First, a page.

The Welsh Ambulance Service (WAST) has paid tribute to another of their colleagues who have sadly lost their battle with Covid.
Kevin Hughes, 41, from Valley, Anglesey worked on the ICT Service Desk based at St Asaph.
He passed away at Ysbyty Gwynedd, Bangor, yesterday morning, Sunday 14 February.
He had been battling the virus for several weeks.
Kevin was a keen Liverpool FC fan and had been with WAST as a member of their team since May 2017 as an ICT Service Desk Analyst, having previously worked as a civilian for RAF Valley Search and Rescue operations and also Anglesey County Council.
Kevin has been described as a dedicated family man. He leaves behind his wife Emma and three children Liam, Sioned and Jamie.
Chief Executive, Jason Killens said:
“Kevin’s loss will be felt deeply by everyone here at Team WAST, and we extend our deepest sympathies to Emma, Kevin’s children and his wider family.
“Our focus will now be on supporting his family and bereaved colleagues at this most difficult time.”
Kara Walsh, ICT Service Desk Manager and Kevin’s line manager paid tribute to him by saying:
“Kevin was a well-respected member of the ICT service desk.
“The messages that myself and the team have received from across the Welsh Ambulance Service since his death speaks volumes of how well-liked he was.
“He will be truly missed by us all.”
Kevin is the fourth Welsh Ambulance Service staff member lost to Covid-19 following the recent death of Alan Haigh earlier this month, Paul Teesdale, a call handler for the non-emergency patient transport service in January, and the death in April of Gerallt Davies MBE, a paramedic in Cwmbwrla.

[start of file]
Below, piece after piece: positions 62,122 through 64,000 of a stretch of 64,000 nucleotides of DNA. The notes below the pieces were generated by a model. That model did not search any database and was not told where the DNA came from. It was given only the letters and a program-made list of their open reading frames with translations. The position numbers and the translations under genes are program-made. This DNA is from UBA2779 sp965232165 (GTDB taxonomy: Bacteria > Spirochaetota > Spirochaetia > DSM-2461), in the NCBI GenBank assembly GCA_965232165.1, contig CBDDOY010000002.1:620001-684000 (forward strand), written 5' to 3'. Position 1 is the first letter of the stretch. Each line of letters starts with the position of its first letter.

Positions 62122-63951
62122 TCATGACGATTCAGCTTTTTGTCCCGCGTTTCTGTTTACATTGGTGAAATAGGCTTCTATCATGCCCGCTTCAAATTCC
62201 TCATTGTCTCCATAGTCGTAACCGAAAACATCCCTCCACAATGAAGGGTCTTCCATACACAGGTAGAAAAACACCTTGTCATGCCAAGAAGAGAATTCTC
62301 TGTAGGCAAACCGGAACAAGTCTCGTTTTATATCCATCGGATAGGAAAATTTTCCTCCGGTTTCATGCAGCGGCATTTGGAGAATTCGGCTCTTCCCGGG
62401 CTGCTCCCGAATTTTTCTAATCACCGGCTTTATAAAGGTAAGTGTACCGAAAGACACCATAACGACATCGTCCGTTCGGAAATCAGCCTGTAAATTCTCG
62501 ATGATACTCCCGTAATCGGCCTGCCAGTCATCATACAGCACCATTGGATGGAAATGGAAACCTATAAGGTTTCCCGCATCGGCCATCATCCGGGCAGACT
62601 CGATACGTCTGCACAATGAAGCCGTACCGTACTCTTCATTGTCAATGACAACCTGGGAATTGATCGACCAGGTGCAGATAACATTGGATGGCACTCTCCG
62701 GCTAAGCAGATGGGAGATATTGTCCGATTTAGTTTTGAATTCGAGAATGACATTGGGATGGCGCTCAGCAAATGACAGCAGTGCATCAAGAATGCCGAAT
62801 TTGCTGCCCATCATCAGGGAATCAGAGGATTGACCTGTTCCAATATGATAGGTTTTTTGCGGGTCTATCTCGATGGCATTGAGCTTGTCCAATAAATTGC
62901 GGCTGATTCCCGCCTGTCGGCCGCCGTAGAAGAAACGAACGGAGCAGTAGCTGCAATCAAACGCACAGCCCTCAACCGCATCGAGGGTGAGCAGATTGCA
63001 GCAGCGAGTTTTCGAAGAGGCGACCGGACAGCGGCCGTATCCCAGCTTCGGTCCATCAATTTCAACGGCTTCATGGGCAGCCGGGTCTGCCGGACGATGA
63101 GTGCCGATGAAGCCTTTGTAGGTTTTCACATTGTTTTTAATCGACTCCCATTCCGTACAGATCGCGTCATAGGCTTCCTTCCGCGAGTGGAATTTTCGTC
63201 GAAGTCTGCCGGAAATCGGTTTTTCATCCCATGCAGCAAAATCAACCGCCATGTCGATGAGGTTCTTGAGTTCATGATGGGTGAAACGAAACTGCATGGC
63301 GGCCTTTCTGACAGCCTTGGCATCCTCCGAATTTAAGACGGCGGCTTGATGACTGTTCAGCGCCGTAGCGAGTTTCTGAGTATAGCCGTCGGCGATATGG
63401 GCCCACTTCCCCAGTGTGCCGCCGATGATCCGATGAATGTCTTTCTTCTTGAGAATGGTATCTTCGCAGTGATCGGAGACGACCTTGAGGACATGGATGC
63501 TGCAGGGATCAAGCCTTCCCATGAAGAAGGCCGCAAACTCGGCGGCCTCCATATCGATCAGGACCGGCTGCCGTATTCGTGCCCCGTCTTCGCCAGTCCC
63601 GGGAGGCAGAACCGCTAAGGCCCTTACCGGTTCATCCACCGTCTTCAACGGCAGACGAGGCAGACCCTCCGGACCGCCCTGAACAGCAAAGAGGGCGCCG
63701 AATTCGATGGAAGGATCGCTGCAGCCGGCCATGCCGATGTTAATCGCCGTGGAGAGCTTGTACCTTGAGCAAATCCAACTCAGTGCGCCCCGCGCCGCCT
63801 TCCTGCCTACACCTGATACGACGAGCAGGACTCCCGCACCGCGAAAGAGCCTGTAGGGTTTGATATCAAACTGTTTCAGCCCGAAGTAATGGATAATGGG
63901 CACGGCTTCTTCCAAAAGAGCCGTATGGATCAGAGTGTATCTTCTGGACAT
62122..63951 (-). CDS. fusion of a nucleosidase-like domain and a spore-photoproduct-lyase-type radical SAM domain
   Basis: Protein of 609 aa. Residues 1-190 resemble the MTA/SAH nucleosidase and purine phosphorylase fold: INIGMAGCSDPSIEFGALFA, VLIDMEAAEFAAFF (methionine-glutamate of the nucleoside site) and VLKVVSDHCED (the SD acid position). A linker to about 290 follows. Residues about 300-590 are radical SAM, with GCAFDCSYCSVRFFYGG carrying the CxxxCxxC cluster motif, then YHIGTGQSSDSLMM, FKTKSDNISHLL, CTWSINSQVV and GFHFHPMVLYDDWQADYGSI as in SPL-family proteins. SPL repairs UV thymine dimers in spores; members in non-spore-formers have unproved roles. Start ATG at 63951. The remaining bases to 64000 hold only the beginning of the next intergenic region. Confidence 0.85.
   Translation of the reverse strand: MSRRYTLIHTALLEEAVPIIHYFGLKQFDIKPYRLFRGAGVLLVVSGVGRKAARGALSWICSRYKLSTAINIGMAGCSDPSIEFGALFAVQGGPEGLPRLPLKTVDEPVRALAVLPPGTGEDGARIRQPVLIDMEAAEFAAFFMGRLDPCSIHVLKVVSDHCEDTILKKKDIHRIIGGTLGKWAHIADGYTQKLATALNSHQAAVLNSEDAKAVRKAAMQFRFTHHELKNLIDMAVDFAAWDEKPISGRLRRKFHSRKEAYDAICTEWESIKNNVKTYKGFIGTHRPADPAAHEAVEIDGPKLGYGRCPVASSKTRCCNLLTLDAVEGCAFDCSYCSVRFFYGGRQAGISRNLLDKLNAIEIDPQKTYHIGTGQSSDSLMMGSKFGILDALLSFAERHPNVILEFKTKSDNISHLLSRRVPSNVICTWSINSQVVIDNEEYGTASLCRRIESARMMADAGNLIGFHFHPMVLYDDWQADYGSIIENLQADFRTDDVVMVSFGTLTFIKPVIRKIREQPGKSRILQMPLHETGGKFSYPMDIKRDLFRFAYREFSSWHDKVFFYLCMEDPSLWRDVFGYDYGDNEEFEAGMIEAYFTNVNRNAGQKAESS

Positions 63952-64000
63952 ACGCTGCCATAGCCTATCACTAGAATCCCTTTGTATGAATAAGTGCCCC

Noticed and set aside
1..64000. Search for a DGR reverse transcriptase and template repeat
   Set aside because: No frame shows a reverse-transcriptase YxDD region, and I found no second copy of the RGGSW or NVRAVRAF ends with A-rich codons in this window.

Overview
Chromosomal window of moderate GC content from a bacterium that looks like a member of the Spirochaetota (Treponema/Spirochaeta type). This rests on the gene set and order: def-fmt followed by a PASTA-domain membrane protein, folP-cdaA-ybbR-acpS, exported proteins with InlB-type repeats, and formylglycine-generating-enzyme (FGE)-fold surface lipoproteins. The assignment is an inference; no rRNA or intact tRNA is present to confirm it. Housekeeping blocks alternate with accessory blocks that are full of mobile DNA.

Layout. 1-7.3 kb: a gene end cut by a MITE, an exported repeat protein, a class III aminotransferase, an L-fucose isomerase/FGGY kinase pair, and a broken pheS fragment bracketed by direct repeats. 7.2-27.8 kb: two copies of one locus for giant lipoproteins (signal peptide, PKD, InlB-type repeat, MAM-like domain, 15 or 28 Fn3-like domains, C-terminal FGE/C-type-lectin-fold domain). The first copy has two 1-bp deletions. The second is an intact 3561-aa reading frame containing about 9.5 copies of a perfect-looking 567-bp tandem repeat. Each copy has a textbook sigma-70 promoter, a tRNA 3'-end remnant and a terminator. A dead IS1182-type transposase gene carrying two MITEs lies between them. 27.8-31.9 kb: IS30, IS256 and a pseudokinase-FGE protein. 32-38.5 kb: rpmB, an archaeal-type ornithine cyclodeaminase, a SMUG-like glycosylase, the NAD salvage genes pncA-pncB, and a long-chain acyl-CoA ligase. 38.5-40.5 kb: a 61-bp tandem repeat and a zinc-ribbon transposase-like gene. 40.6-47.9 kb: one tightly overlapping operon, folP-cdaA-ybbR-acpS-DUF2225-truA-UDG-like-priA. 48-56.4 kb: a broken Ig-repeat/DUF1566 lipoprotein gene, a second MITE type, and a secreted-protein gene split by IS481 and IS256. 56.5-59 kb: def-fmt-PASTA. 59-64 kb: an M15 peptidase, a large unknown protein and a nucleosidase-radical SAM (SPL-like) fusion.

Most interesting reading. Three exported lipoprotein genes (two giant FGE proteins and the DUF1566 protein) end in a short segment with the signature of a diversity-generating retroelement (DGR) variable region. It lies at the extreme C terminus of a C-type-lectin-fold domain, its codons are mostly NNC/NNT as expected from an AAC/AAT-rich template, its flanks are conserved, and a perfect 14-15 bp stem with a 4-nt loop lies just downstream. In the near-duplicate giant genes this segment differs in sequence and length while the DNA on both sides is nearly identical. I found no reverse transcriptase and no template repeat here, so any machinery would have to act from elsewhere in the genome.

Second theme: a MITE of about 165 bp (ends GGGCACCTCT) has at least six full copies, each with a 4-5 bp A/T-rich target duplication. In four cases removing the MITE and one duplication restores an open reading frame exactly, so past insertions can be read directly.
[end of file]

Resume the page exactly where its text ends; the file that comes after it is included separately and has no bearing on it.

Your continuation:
Stay up-to-date with more news from the front line by subscribing to our free newsletter. Subscribe by clicking HERE.
If you have the Google News app on your phone, don’t forget to follow Emergency Services News.
Before you go...
We need your help. As former emergency services & armed forces personnel, we pride ourselves on bringing you important, fast-moving and breaking news stories & videos which are free from the negative bias which is often directed at the emergency services & NHS by some sections of the mainstream media.
One of the reasons we started 'Emergency Services News' back in 2018 was because we became tired of reading badly informed stories about the emergency services & NHS which seemed only ever to highlight negative aspects of the job.
We want to be the unheard voice of the remarkable men and women who serve in the emergency services, NHS and armed forces. And with around 500k page views each month, we are getting there!
As income from ads, the mainstay source of income for most publishers, continues to decline; we need the help of you, our readers.
You can support emergency services news from as little as £1. It only takes a minute. Every contribution, however big or small, is vital for our future.
Please help us to continue to highlight the life-saving work of the emergency services, NHS and armed forces by becoming a supporter.